While Hatch goes into great detail about what happened the night he was shot trying to rescue Bergdahl, as well as other missions in Iraq and Bosnia, the heart of the book focuses on the mental health challenges he faced once he was back and got off what he calls “the speeding train.”

“A lot of people want to read tough guy [BS], you know, invincible superheroes. … But it’s just not the way it is,” Hatch said in an interview at the same house where he threatened to take his life. “Almost everybody I know struggles in one way or another. Certainly, they’re not as dramatic about it as I am. But you know, I got tagged, I got hurt, and it twisted me up pretty good, so I felt like it’s important to talk about.”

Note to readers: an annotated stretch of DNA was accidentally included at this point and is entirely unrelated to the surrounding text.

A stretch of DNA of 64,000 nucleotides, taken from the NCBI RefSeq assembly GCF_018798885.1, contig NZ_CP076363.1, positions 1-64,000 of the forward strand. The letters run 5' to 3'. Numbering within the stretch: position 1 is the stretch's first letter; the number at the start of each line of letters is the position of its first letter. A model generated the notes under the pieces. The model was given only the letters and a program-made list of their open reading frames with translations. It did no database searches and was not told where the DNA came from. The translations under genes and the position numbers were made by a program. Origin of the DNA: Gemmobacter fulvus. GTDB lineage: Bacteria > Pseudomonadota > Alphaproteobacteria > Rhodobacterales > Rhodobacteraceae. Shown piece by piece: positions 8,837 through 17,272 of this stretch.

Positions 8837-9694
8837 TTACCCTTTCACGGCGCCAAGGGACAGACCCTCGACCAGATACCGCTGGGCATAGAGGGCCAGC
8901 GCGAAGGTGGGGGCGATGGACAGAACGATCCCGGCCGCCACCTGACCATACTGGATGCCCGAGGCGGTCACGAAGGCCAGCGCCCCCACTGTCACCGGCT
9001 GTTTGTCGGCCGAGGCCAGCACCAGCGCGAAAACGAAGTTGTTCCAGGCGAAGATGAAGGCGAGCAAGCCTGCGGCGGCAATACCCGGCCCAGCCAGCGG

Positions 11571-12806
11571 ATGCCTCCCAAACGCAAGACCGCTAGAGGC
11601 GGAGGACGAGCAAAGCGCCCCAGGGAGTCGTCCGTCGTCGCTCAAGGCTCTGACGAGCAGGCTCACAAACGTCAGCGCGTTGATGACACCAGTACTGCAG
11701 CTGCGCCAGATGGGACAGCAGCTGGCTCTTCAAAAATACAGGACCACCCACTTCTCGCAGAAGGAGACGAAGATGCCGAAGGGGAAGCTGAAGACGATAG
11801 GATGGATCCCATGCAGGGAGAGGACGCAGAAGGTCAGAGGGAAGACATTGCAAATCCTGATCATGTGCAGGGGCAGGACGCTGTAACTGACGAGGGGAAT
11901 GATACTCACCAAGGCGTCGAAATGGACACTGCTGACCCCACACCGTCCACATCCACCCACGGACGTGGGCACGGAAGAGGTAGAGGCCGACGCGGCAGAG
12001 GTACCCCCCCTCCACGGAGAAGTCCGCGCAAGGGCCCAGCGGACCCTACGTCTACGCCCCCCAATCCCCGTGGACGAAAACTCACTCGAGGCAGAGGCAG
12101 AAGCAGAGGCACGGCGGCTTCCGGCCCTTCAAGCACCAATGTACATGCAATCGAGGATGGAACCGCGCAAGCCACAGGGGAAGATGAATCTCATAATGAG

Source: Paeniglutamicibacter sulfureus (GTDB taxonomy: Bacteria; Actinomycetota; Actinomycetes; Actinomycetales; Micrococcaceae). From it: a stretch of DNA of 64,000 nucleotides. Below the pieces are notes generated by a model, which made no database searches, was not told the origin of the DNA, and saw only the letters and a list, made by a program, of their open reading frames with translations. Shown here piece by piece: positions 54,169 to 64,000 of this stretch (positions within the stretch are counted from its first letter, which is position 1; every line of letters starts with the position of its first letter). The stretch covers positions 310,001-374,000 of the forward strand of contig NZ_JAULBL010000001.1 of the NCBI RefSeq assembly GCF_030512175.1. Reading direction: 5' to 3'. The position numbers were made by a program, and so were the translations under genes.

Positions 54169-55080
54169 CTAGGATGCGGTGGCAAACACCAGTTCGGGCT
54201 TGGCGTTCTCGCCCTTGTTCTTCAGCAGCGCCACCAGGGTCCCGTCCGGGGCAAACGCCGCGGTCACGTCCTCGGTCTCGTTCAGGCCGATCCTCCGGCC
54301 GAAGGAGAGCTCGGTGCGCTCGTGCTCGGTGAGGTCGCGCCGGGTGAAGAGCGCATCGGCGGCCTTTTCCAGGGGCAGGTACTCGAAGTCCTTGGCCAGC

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Hatch frequently talks about the darkness he endured and his path to recovery with military personnel, police and firefighters – people who are often afraid to acknowledge their own struggles. Giving those talks and hearing from those who said he helped them by sharing his story helped Hatch realize he still had value. If a SEAL could acknowledge needing help, they could, too.

He has dedicated himself to help working dogs as a way to pay back a debt he says he owes to those who repeatedly saved his life while sacrificing their own. His charity, Spike’s K9 Fund, works to provide medical care, ballistic vests and other equipment for dogs who serve their communities and country.